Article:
Photoshop Elements Tutorial: Basic Editing


I have both Photoshop CS6 and Photoshop Elements 9. I am most comfortable with PSE, and do the majority of my editing and designing in it. But I am self taught. I'm no expert, but when there's something I want to know how to do, I search and search until I find it.

I wanted to do a series of some Photoshop Elements tutorials (working with PSE 9 on a Mac) showing some tips and some of the things that I use it for. I'll also provide links to some great tutorials from other folks. Also, these are going to all be screenshot/photo tutorials. I do some of my research in places where I can't watch a video, and I really appreciate when people do screenshots, so that's how I'll be doing my tutorials.

To get started, I wanted to show you guys some very basic editing in PSE. These are some SIMPLE steps to take your straight out of the camera photo and make it look a little nicer for printing. This is not professional level editing. Two things you should do - brighten them up, and adjust the white balance. If you already perfect your white balance in camera, this tutorial isn't going to be anything new to you, you're more than likely well past this. I'll address more advanced editing in future tutorials.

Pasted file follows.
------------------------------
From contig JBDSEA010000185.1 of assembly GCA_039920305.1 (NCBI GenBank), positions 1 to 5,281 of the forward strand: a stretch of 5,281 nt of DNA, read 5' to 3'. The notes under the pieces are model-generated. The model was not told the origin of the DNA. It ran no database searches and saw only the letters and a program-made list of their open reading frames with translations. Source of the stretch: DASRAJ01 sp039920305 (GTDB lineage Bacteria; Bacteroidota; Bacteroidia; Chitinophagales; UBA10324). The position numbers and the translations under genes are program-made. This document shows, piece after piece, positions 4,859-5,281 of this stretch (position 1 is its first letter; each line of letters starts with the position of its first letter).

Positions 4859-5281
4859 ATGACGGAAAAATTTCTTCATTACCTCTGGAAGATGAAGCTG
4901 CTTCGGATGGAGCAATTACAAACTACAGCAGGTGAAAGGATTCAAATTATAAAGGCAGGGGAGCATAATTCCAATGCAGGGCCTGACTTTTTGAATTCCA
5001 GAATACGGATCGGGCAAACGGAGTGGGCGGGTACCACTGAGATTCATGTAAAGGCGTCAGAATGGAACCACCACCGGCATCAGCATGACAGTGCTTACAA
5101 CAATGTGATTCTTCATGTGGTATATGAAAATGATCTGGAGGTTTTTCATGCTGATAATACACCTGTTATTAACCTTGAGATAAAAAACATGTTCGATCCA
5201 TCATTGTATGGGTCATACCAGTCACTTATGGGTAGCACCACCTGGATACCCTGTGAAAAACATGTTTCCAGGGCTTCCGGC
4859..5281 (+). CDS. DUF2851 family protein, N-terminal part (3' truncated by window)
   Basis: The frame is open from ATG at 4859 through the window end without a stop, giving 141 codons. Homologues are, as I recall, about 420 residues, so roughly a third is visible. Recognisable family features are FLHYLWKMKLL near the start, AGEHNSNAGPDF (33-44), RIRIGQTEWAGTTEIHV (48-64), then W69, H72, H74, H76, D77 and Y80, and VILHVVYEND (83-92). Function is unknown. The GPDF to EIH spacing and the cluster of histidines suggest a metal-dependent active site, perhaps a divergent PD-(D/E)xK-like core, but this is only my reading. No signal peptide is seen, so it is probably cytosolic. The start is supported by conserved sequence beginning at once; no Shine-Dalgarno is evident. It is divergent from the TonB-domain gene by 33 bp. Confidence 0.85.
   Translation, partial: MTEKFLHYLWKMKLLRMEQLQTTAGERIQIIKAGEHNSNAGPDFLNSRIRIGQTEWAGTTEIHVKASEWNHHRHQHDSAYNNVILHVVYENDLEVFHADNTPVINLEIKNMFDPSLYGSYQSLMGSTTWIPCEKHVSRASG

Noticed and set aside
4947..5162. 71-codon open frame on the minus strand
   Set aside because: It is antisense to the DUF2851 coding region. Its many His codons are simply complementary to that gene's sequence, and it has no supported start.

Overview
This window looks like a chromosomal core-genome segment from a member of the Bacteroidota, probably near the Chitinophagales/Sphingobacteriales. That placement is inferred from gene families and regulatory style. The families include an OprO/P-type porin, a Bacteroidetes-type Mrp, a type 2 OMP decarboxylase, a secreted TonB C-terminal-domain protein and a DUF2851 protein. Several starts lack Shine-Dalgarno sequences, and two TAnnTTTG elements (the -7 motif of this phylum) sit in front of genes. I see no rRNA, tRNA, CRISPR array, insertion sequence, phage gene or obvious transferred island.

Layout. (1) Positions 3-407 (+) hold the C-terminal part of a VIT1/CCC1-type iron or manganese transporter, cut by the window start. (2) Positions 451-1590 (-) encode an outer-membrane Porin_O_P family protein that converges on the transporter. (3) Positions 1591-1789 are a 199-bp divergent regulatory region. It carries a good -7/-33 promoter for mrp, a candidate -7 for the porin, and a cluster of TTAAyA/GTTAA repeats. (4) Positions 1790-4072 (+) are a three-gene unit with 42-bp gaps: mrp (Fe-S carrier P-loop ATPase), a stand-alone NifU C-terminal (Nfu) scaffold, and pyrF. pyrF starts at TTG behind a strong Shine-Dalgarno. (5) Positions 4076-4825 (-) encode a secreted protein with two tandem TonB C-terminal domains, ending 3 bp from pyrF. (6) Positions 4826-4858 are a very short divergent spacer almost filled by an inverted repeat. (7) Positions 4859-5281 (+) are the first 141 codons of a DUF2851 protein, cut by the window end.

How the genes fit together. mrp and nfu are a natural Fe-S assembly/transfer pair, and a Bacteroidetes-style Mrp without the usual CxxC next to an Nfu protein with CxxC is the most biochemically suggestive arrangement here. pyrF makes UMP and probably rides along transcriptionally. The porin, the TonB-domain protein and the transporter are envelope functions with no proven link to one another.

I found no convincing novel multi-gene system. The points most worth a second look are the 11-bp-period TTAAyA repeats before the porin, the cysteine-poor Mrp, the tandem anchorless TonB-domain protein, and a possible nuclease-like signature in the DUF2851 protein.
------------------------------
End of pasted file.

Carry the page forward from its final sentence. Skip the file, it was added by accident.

First up, open your image:


The very first thing I do to any image, is adjust the white balance. I never seem to be able to do this in camera, and frankly, I don't care to try. I leave my white balance on auto pretty much exclusively, even when I'm shooting in manual mode.

Go to Enhance/Adjust Color/Remove Color Cast:


You'll click on a neutral area of the photo. I almost always choose what I know should be white. In the photo below, I know my doors are a perfect white paint color, so I click on those. You can click multiple times around the photo until you get the results you like.


Next, I adjust my lighting. Most of the time, I do this through the "levels" function, though sometimes adjusting through shadows & highlights is necessary. For this tutorial, lets look at the levels function.

Go to Enhance/Adjust Lighting/Levels.


A histogram will pop up. I could pretend I know what the heck a histogram is supposed to tell you, but I don't pay attention to that. All I know is, my photo looks a heck of a lot better when I drag the little arrows underneath to the start of the hill on either side. Dragging the black slider arrow to the right darkens up the photo, and dragging the white slider to the left lightens the photo. The middle slider adjusts the overall brightness of the image. Experiment with your sliders to get the desired look.

The black (left side) looks pretty good here, so we're going to drag the white (right side) to the left until it meets the start of the peak.


I also usually move that middle slider to the left or right depending on my photo and the effect I want.


Hit ok and you're done with these two really simple steps. Save your photo (I never save over an original, always do a file/save as and save a new copy).

Compare before:


With after:


Tomorrow I'll show you how to create and save a watermarking brush to watermark your images in a simple step.

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